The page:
Magazine article Times Educational Supplement

Move Lessons Online - without Crashing

Magazine article Times Educational Supplement

Move Lessons Online - without Crashing

Article excerpt

Technology can be intimidating to adult learners. Here's how to avoid glitches

Exams are moving from paper to screens, folders of coursework are being replaced by e-portfolios and some of my lessons now have to be taught - or at least accessible - online. Many of the adults I teach will cope with this shift as well, if not better, than younger students. But even if my learners are technologically skilled, many tell me their computers are frequently monopolised by their children.

With this in mind, here are my tips for handling the digital revolution in adult education.

Make it desirable, not essential

Explaining to a student who rarely uses technology that their course is going to be based online can end up with them making a beeline for the door. When it comes to learning, adults face a number of obstacles, such as a lack of time, family responsibilities and low self-esteem. Don't make mandatory digital skills another hurdle.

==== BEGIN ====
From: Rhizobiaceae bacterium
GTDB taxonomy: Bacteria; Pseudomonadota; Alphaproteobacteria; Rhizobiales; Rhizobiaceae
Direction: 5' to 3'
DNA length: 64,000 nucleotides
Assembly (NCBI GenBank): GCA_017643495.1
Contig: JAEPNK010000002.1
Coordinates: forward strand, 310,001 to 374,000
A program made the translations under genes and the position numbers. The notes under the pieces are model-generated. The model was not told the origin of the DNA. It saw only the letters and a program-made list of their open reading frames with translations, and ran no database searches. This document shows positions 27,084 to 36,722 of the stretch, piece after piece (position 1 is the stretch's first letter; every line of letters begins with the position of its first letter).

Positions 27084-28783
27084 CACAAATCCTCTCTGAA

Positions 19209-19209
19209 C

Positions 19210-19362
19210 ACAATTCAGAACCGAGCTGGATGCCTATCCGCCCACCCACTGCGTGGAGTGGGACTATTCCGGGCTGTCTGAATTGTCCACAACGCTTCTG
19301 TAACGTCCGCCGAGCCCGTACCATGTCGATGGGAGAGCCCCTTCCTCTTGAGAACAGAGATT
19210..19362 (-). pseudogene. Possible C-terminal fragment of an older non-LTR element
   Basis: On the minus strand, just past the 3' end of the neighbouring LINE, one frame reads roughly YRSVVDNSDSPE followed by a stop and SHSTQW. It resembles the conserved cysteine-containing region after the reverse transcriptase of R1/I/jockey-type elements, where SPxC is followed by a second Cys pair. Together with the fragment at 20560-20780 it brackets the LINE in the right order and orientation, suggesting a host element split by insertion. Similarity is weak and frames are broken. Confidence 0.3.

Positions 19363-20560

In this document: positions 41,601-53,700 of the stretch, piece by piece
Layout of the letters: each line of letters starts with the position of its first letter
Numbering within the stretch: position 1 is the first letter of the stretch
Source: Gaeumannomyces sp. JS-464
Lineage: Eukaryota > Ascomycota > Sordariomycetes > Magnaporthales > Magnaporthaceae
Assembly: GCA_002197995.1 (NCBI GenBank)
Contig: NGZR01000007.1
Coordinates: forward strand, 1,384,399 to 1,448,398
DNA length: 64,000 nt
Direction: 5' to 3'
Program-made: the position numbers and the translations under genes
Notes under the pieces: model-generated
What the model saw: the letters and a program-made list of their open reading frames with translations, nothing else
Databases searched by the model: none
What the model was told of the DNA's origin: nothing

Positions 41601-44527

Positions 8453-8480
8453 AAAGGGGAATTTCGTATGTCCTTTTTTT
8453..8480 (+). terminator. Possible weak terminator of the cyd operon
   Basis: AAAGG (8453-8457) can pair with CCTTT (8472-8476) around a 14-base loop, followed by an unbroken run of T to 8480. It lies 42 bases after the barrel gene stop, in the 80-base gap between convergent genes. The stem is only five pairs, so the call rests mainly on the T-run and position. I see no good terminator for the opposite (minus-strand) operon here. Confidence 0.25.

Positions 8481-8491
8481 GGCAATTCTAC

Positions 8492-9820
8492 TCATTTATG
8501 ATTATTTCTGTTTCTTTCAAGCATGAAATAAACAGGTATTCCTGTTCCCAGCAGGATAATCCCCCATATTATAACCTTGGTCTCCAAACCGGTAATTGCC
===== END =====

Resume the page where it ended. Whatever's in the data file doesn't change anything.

Consider your surroundings

Many teachers in adult education work remotely seven days a week, setting up classrooms in community halls and day centres. Not all these sites have the required technology to hand (and that can include photocopiers and printers). Even if they do, there usually isn't anyone around in the evenings or at weekends to fix a problem if it occurs. Be mindful of your environment and adapt your planning accordingly.

Take time to train staff

Some teachers love using technology and can't wait to try out the latest app or interactive game with their students. Others steer clear, fearing it will mean extra work and yet more planning. …

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